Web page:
SODOMY: A PUBLIC HEALTH RISK

MEN:

- A 1997 study in British Columbia found the life expectancy of men who engage in sodomy to be comparable to that of the average Canadian man in 1871.  Researchers estimate that nearly half of the 20 year old men currently engaging in sodomy will not reach their 65th birthday.1

- Ninety-five percent or more of the AIDS infections among gay men result from receptive anal intercourse.2

- The risk of anal cancer "soars" by nearly 4,000% for men who have sex with men. The rate doubles again for those who are HIV positive.  A Michigan homosexual newspaper admits there is no such thing as "safe sex" to prevent this "soaring" cancer risk. Condoms offer only limited protection.3

- Homosexual men face a significantly higher risk of HIV/AIDS, hepatitis, anal cancer, gonorrhea and gastrointestinal infections as a result of their sexual practices.4  

- Men who engage in sodomy are 860% more likely to contract a sexually transmitted disease (STD), increasing up to 500% their risk of contracting HIV/AIDS. Men who commit acts of sodomy with men have large numbers of anonymous partners, which can result in rapid, extensive transmission of STDs.  Control of STDs is a central component of HIV infection prevention in the United States; resurgence of bacterial STDs threatens national HIV infection prevention efforts.5 

- Anal Human Papillomavirus (HPV) infection is nearly universal among HIV-positive homosexual or bisexual men and about 60% in HIV-negative men exhibiting the same sexual behavior.6

WOMEN:

- Many innocent victims suffer the health consequences associated with sodomy as a result of blood transfusions, rape and having normal sexual relations with those who have committed unnatural relations with others.  While men of all ages who commit sodomy with other men remain at an alarming risk, young bisexual men are said to be a significant "bridge" for HIV transmission to women.7  

- Women who commit sex acts with other women face a significantly higher risk of bacterial vaginosis, breast cancer and ovarian cancer than heterosexual women.8

- The spread of Human Papilomavirus (HPV) is not prevented by condoms.  The persons most susceptible to cancer associated with HPV are young women (under 20) and people who practice anal intercourse.9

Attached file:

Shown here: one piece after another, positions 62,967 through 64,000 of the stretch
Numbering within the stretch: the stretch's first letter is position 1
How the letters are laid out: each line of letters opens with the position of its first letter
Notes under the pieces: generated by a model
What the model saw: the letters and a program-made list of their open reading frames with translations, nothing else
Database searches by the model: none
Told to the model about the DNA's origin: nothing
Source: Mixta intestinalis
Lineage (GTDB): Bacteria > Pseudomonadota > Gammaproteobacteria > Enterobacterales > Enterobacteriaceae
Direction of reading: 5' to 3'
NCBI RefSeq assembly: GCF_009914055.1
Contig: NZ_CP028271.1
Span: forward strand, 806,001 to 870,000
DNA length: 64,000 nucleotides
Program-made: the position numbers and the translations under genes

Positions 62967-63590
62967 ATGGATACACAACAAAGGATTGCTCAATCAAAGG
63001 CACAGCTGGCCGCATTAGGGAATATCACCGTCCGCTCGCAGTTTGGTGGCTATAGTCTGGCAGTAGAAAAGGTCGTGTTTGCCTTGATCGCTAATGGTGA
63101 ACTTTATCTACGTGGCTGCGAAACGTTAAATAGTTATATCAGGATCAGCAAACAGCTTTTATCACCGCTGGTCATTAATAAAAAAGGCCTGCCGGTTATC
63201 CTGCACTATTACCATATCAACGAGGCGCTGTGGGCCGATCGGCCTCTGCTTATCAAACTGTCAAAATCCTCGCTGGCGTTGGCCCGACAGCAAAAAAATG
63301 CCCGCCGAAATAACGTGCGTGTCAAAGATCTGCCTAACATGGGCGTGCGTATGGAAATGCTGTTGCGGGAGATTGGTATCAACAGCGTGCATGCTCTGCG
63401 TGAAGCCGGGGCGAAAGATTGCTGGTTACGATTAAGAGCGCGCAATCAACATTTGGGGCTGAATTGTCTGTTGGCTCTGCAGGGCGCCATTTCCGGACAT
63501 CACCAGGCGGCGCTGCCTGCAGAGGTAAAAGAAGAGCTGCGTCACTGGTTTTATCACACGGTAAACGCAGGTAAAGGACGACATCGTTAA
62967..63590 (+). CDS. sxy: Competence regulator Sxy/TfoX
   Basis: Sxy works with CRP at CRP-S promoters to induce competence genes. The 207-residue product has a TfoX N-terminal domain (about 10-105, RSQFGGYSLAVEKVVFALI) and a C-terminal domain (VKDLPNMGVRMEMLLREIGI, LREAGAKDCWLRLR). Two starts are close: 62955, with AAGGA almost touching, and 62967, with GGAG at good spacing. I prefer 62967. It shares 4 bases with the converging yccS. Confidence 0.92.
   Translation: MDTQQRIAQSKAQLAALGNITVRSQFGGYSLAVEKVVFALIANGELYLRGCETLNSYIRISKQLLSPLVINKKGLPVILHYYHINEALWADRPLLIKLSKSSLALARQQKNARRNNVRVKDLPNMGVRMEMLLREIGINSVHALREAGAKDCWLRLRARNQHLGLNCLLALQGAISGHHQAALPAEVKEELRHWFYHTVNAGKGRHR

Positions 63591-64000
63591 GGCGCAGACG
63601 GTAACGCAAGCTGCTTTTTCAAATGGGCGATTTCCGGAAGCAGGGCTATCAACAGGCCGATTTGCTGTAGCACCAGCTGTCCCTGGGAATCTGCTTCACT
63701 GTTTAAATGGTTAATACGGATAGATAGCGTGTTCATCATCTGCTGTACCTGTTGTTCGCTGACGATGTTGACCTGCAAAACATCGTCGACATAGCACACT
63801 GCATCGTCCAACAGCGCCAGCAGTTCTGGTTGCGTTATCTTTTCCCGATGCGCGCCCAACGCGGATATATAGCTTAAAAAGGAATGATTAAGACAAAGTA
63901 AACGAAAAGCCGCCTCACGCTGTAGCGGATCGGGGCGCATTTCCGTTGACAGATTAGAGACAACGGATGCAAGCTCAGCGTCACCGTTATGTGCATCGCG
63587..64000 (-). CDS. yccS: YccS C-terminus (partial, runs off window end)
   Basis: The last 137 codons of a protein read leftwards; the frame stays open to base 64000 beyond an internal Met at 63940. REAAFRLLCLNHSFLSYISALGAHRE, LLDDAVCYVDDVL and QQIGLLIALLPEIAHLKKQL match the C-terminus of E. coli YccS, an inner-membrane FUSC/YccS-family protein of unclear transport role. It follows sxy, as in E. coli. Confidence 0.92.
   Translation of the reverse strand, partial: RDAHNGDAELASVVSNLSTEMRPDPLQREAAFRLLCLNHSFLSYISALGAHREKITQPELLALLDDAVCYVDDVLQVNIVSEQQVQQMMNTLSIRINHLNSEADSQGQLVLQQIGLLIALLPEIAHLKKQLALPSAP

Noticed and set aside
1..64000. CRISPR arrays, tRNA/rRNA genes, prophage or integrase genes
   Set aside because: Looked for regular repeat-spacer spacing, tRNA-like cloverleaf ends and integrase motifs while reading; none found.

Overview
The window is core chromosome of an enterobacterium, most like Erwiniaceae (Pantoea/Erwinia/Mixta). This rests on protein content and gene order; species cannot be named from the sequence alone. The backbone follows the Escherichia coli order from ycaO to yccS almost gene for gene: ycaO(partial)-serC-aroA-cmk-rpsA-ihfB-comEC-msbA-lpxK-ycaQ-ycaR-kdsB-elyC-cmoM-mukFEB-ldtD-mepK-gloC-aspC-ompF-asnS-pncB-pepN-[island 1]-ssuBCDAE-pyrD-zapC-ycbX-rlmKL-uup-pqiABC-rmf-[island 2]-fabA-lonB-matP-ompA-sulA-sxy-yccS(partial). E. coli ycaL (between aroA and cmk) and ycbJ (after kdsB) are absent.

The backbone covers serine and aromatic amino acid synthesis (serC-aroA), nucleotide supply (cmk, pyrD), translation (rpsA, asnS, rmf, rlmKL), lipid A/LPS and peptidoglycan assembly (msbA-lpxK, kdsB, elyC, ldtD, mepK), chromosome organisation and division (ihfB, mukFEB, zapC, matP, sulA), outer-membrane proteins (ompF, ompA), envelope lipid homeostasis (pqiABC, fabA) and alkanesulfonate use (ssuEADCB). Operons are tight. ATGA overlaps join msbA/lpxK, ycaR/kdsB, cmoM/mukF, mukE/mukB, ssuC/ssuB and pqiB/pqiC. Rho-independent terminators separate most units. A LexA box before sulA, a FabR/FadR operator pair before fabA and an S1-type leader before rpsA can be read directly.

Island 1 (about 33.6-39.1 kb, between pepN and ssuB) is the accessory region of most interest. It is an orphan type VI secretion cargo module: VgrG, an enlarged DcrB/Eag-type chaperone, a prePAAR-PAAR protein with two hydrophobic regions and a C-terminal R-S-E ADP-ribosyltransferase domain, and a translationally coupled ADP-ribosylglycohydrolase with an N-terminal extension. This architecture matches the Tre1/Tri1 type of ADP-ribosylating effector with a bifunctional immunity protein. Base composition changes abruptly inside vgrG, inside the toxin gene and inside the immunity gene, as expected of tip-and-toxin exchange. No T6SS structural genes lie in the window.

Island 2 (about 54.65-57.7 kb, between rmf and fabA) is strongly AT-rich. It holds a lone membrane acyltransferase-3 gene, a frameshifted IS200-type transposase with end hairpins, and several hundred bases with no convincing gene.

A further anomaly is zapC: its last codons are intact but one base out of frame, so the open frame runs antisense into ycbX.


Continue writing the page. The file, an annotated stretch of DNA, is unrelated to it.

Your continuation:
- Women who engage in receptive anal sex are at a higher risk for contracting anal cancer.  In fact, in the U.S. general population, anal cancer is more prevalent among women than men between 1.5 and 2 times more common, perhaps because more women than men engage in receptive anal sex.10

- The following chart provides a broad synopsis of medical problems related to sodomy:11

Sex Practice: Potential Consequences:
1. Close Body Contact 1. Pubic lice
2. Scabies (mites)
3. Fungal Infections
2. Performer of Oral Sex 1. Oral gonorrhea
2. Oral lesions from herpes, HPV (warts), chancroid, lymhogranuloma venereum, or granuloma inguinale.
3. Nongonolococcal pharyngitis from chlamydia, other STD's
4. Syphilis
5. Hepatitis B
6. Enteric (intestinal) infections
3. Receptive Anal Intercourse 1. Traumatic proctitis
2. Rectal gonorrhea
3. Anal warts
4. HIV/AIDS
5. Nonspecific procitis (from chlamydia and other STDs)
6. Anorectal herpes
7. Anorectal syphilis
8. Hepatitis B
9. Rectal trichomoniasis
10. Lymphogranuloma venereum
11. Anorectal granuloma inguinale
12. Anorectal chancroid
13. Cytomegalovirus
14. Anorectal candidiasis
4. Receptive Manual-Anal Intercourse  1. Enteric (intestinal) infections
5. Receiver of Oral Sex   1. Physical abrasions
2. Bites
3. Herpes
4. Urethritis from various STDs
6. Insertive Anal Intercourse   1. Nongonococcal urethritis
2. Genital herpes
3. Molluscum contagiosum
4. Genital warts
5. Syphilis
6. Trichomoniasins
7. Epididymitis and/or proctitis
8. Fungal infections
9. Lymphogranuloma vencreum
10. Granuloma inguinale
11. Chancroid
12. Hepatitis B
13. HIV/AIDS 
7. Oral-anal Intercourse 1. Enteric (intestinal) infections
2. Shigellosis
3. Campylobacter fetus (bacteria)
4. Enterogenic E. coli bacteria
5. Hepatitis (A, B, and others)
6. Amebiasis
7. Giardiasis
8. Salmonellosis
9. Enterobius vermicularis (parasite)
10. Oral warts
11. Oral gonorrhea
12. Syphilis
13. Lymphogranuloma venereum
14. Oral granuloma inguinale
15. Oral chancroid
16. HIV/AIDS
17. Herpes
18. Anorectal meningococcal infection

1. International Journal of Epidemiology, Vol 26, 657-661, "Modelling the Impact of HIV Disease on Mortality in Gay and Bisexual Men."
2. Michael Fumento, "AIDS: Are heterosexuals at Risk?" Commentary 84, (November, 1987) pp. 22-23.
3. Between the Lines, "Anal Cancer and You," Sept. 29, 2000.
4. Medical Institute of Sexual Health, "Health Implications Associated with Homosexuality," 1999.
6. Infectious Disease News, "Because of HPV, anal cancer screening indicated for certain high-risk groups," October, 1997  (link broken)
7. Manila Bulletin (Philippines), "Bisexuals Serve as 'Bridge' Infecting Women With HIV," July 30, 2000 
8. Medical Institute of Sexual Health, "Health Implications Associated with Homosexuality," 1999.
9. WebMD Forum: "HPV and Cervical Cancer with John R. Diggs, Jr., M.D.," April 7, 2000.
10. Infectious Disease News, "Because of HPV, anal cancer screening indicated for certain high-risk groups," October, 1997
11. DG & Altman Ostrow, "Homosexual Behavior and Sexually Transmitted Diseases." New York: McGraw Hill, 1990. pp. 61-69.

 
 

See also, Homosexuality: Good & Right in the Eyes of God?  Chapter V, section C on Medical Evidence.

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